Photo Gallery: KMFDM + CHANT at The Imperial, Vancouver 19 July 2015

KMFDM

KMFDM

In town to promote last year’s full-length Our Time Will Come and remix EP “Salvation” released earlier this month, veteran industrial technopunk unit KMFDM’s show last Sunday at The Imperial was the second concert in as many months to draw out Vancouver’s stalwart industrial scene (for those who missed it, follow this link to check out our photo gallery of Ministry’s show at the Vogue last month.)

It takes a few songs from Texan openers CHANT before the earlybird crowd warms to the three-piece industrial rock act comprised of two drummer/keyboardists and a guitarist. As one can see in Ministry’s classic concert video In Case You Didn’t Feel Like Showing Up, the tribal energy conjured by multiple drummers is compelling, particularly in the context of industrial music; however, despite an inventive customized lighting rig to maximize the band’s visibility behind their multiple kits and racks, the visual obstacles between audience and performers remained a challenge, at least until the crowd re-tuned its focus back towards the music (that said, the use of either mirrors or cameras and video monitors might have helped to compensate.) Fortunately, led by CHANT’s principal percussionist/vocalist and founder Bradley Bills, the band played a focused set with minimal delay or banter that moved smoothly from song to song and ultimately cranked up the audience for the headliners to follow.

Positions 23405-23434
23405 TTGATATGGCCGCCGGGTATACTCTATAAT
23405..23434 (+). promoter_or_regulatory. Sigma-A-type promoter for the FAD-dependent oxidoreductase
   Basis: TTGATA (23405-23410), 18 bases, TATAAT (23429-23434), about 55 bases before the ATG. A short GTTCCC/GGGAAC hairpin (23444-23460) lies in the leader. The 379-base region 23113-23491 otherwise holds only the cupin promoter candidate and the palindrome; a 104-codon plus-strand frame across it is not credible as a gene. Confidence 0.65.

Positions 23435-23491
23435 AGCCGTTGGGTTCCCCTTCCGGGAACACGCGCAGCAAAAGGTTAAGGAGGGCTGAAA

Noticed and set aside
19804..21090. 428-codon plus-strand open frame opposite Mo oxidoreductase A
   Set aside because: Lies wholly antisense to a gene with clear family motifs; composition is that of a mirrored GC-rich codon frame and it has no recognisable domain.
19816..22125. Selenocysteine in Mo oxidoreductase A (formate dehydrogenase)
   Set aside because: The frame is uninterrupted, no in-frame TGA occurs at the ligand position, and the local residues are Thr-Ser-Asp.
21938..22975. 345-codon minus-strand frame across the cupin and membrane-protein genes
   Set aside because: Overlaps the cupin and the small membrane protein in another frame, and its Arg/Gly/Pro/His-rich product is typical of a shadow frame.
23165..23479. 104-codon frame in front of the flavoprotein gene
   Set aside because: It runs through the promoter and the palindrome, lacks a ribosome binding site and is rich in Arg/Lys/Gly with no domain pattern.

Few bands have KMFDM founder Sascha Konietzko’s gift for making provocative yet entirely danceable aggressive music. With a discography of 19 full-length albums spanning more than 30 years, when the band takes the stage every song of the evening’s 100-minute set is a proven crowd-pleaser, beginning with “Money” and ending with “Godlike”. Konietzko’s generally stoic expression onstage is offset by vocalist/keyboardist Lucia Cifarelli’s feline prowl, and while guitarists Jules Hodgson and Steve White remain in their accustomed positions at opposite ends of the stage throughout most of the show, the modular lighting apparatus onstage makes for a dynamic spectacle in its own right, alternately drenching the band and the near-capacity crowd in blinding washes of light. An eagerly anticipated performance for many, and undoubtedly an unforgettable experience for all in attendance.

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